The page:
Alex Frew McMillan is a widely respected and experienced foreign correspondent, having spent more than two decades as a business reporter, feature writer and editor, the last 10 years spent specializing in real-estate coverage. He has worked for some of the most prestigious global media organisations, including CNN, as a business reporter, and Reuters, as the Asia real-estate correspondent.
As a free-lancer, he has written regularly for The New York Times, and is a contributor to TheStreet.com and Forbes. He has also written the occasional piece for publications such as The Wall Street Journal, the Financial Times, The Australian, the Economist Intelligence Unit and CNBC.
He covered the September 11, 2001 attacks for CNN, writing the first reaction to the disaster from governments around the world, and wrote a series of well-regarded stories about greater China’s property slowdown for Reuters. His real-estate coverage has explained the importance of property trends for institutional investors as well as for individual property owners. He also covered the hedge-fund industry for six years and has focused on alternative as well as personal finance.
Since moving to Hong Kong from New York City 15 years ago, he has devoted himself to coverage of Asia, writing magazine stories and analysis pieces for Asian Investor, the South China Morning Post and the Straits Times, as well as many magazines. He has also made numerous appearances on both television and radio to discuss his work.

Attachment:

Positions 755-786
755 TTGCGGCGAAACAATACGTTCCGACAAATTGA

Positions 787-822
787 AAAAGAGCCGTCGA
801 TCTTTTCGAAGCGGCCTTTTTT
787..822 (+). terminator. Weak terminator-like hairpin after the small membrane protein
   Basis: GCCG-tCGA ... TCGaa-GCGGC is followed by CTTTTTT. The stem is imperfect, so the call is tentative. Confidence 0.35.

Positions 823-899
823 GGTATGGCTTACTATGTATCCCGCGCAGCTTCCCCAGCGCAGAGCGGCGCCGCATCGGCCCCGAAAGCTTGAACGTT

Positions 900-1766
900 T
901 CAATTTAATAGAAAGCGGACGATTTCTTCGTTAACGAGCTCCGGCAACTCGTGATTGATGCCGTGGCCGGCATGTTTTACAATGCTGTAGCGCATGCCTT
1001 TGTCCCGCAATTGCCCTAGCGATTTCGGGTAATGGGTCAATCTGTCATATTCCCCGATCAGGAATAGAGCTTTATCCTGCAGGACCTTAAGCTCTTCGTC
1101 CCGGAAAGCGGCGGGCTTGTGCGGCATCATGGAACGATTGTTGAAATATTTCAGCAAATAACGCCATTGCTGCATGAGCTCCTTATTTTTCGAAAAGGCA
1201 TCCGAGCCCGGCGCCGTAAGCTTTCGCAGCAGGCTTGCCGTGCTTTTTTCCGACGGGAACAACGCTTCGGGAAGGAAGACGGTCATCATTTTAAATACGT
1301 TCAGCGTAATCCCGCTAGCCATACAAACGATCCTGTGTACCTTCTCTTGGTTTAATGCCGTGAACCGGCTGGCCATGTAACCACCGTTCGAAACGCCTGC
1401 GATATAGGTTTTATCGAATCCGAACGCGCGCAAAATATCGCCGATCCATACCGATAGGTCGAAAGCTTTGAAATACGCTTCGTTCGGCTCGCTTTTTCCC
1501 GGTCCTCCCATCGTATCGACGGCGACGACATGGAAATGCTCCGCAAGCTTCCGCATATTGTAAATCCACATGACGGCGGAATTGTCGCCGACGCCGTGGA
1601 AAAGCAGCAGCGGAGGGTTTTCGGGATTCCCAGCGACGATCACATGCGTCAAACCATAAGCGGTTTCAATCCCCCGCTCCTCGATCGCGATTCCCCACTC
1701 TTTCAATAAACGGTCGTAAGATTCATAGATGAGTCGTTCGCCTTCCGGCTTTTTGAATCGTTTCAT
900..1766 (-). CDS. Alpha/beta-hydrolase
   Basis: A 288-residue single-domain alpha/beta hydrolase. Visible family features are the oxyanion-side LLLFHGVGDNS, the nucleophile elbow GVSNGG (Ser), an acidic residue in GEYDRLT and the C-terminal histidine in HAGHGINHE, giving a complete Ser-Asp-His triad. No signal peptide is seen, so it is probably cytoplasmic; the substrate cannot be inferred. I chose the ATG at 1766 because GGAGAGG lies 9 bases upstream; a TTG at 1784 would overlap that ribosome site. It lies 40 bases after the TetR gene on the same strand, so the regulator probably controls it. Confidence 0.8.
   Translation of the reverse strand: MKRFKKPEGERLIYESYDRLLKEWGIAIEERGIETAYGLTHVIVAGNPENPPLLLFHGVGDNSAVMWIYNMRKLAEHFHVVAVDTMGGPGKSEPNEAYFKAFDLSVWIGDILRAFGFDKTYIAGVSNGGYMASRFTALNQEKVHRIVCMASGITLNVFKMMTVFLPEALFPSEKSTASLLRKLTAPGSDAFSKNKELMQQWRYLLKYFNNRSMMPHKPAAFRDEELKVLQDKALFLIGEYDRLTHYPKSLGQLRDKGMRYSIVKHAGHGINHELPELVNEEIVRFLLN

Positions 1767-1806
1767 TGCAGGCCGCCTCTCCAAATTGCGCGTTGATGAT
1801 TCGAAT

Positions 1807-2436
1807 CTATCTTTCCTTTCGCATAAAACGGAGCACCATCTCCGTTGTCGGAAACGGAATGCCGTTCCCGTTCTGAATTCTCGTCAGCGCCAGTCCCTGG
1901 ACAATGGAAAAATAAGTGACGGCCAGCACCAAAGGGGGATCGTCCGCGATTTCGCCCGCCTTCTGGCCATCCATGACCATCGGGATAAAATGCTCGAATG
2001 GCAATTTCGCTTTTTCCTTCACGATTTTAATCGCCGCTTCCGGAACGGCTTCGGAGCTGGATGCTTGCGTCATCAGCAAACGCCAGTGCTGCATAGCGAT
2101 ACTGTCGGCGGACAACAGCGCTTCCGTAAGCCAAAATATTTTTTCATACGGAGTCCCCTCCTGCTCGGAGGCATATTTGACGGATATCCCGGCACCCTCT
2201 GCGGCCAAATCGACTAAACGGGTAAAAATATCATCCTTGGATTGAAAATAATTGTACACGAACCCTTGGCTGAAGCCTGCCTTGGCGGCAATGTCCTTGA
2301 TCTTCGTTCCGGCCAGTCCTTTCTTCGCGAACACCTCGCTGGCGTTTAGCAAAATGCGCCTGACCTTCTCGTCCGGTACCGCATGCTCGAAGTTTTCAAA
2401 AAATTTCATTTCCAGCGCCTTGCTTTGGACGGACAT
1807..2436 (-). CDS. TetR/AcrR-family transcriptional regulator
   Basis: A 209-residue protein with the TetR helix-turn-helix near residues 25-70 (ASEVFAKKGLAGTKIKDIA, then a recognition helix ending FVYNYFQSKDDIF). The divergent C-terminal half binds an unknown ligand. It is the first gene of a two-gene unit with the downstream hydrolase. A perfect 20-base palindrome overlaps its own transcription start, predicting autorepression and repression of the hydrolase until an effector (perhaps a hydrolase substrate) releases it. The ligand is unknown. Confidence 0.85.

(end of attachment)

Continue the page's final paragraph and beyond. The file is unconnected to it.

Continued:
With a South African father and British mother, he took up a Morehead Scholarship to study in the United States, one of the best-known merit scholarships in the country, offered to candidates considered to have leadership potential.
He graduated with a degree in Journalism and English from the University of North Carolina at Chapel Hill, with honors and distinction, and serves as co-chairman of the university's alumni association in Hong Kong. Besides reporting, he is also an avid tennis player, snowboarder and scuba diver, and is a PADI-certified divemaster.
All this has made the Thai stock market very jumpy.
The only peaceful thing in Thailand is a vacation.
Nippon Parking Development Co. is still a force in parking, but it's also an operator of prime ski resorts in Japan that have become a magnet for skiers throughout Asia.
With Chinese New Year at hand, here's a look at what the year could hold for China's stock markets -- and for wild boar.
Xtrackers Harvest CSI 300 China A-Shares is the purest China ETF play, though there are others to consider, too.
Investors should focus their attention on safer, well-capitalized names as the country's housing market teeters on the brink of a downturn.
Those playing this market should remain grounded in the real, not digital world.
Tencent, one of the two largest Chinese video game makers, is set to rise after winning a license from the Chinese government to roll out new games.
Prasert Prasarttong-osoth, Thailand's eighth-richest man, is now banned from being a director or executive of a listed company, or any company that issues securities.
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